Thanks to the improvement of our process, we continue to tell deeper stories. Better stories. We continue to know our characters better than we ever have. We know our worlds with more clarity. We can see them, smell them, hear them, touch them. Now the beats contain assignments: things to go see, videos to watch, musical scores to consider for inspiration. Movies whose look reflect looks Sean has in mind for given scenes or works.

Now, this is important: I’m free to deviate from the beats whenever I want, and I still do … all over the place. But now I deviate in plot because the world demands it. I write scenes differently because I know the character would never do that. And yes, characters grow and new worlds develop. Even in our Beats 2.0, the story is still there only in the very, very roughest of sketches. The best stuff still comes out during the draft, as if from magic.

But thanks to having such a firm place to start, we’re getting better. We’re getting faster. And we’re getting better faster.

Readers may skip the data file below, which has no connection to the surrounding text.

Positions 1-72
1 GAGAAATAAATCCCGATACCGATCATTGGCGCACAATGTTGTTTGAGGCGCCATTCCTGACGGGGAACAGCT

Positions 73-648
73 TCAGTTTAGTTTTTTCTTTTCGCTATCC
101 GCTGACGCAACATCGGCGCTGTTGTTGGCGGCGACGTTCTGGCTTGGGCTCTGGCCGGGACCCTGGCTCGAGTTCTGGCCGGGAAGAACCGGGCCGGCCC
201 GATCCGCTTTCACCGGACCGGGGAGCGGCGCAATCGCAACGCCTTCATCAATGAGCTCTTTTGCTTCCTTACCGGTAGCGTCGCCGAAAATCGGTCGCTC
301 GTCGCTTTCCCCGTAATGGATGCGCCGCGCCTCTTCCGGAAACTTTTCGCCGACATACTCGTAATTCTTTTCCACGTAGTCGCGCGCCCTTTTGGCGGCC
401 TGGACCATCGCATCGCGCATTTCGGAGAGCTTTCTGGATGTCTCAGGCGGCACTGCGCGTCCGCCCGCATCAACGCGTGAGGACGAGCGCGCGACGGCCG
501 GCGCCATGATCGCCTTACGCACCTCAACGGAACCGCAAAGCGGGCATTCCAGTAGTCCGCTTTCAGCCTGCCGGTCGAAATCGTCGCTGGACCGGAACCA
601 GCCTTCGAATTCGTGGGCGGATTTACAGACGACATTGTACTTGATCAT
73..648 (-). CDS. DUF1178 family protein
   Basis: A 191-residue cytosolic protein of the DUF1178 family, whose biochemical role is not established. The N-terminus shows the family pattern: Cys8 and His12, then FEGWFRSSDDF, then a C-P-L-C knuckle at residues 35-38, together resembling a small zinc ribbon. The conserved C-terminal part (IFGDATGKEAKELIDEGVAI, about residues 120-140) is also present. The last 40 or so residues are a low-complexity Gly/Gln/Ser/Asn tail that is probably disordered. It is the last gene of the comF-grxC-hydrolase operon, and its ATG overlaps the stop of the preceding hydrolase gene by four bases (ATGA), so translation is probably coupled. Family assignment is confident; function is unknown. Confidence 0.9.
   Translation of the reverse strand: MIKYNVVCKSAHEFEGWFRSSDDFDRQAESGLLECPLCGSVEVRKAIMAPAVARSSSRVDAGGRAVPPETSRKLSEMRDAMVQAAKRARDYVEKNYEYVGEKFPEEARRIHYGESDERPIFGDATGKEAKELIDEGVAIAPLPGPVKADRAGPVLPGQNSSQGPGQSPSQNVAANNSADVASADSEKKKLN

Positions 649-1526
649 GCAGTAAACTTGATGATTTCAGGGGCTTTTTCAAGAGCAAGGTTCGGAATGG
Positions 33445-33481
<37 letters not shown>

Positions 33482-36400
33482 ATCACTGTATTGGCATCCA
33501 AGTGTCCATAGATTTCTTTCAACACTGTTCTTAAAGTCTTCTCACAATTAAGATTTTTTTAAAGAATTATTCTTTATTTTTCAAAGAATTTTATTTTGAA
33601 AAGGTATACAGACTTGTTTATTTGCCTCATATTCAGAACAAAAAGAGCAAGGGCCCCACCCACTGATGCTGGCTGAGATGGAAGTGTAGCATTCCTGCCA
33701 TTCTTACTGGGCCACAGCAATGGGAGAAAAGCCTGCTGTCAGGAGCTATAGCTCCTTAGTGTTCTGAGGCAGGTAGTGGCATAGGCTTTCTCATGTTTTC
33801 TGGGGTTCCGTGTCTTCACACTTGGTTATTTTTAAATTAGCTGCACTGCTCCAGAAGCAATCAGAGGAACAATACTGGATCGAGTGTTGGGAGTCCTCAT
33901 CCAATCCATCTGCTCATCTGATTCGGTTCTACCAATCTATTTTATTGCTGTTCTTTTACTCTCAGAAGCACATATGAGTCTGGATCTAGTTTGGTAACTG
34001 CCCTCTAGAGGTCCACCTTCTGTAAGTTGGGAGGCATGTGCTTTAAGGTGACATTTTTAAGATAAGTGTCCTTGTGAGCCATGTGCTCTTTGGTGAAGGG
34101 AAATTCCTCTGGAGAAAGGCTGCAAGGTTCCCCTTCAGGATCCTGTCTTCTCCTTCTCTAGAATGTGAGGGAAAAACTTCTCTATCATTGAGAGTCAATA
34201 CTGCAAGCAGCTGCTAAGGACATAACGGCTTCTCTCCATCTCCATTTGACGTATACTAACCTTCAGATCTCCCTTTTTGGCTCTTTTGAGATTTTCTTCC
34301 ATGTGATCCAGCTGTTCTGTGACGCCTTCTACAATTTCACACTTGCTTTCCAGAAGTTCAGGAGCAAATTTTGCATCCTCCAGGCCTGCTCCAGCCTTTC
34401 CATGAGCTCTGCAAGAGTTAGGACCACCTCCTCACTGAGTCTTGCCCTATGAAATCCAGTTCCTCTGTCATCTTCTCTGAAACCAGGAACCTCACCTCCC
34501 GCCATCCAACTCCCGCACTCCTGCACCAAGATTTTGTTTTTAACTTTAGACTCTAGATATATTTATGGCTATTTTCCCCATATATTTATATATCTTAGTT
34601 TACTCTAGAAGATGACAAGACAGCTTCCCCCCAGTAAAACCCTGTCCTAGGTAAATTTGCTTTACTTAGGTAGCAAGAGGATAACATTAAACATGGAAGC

About Johnny B. Truant

Johnny started out as the writing everyman, barely managing a novel a decade. From there, he has become a storytelling superstar, pounding out a novel a month. He's the co-founder of Realm & Sands, as well as the host of the Self Publishing Podcast.

Comments

  1. I love Realm & Sands beats, and it makes so much sense in every way to create them, even if it’s just for yourself. Because just by casting, location scouting and telling the story “fast” in the beats, you already know so much about the book you’re about to write, that the first draft will *have* to be better than it otherwise would be.

    I would consider Beats 2.0 as Draft 0.5.

    And I enjoyed the Beats for Scrivener series on Udemy very much.
    Sean did a great job!

  2. I loved the Beats for Scrivener series and I’m going to try some beats for the rewrite of my WIP. Thanks for clearing the of path for the rest of us, and I look forward to seeing what beats 3.0 look like…

  3. Dave Floyd says:

    I think you missed a fine opportunity to wind up Dave by not pricing the Unboxed Package at $97. 🙂

    • Johnny B. Truant says:

      LOL, we had to SPECIFICALLY step around that. It’s funny; $97 has become a price we CANNOT charge now. 🙂

  4. I’ve just started the Udemy and am “super excited” as Sean would say (what is that excited with a cape and x-ray vision?). Thanks, guys.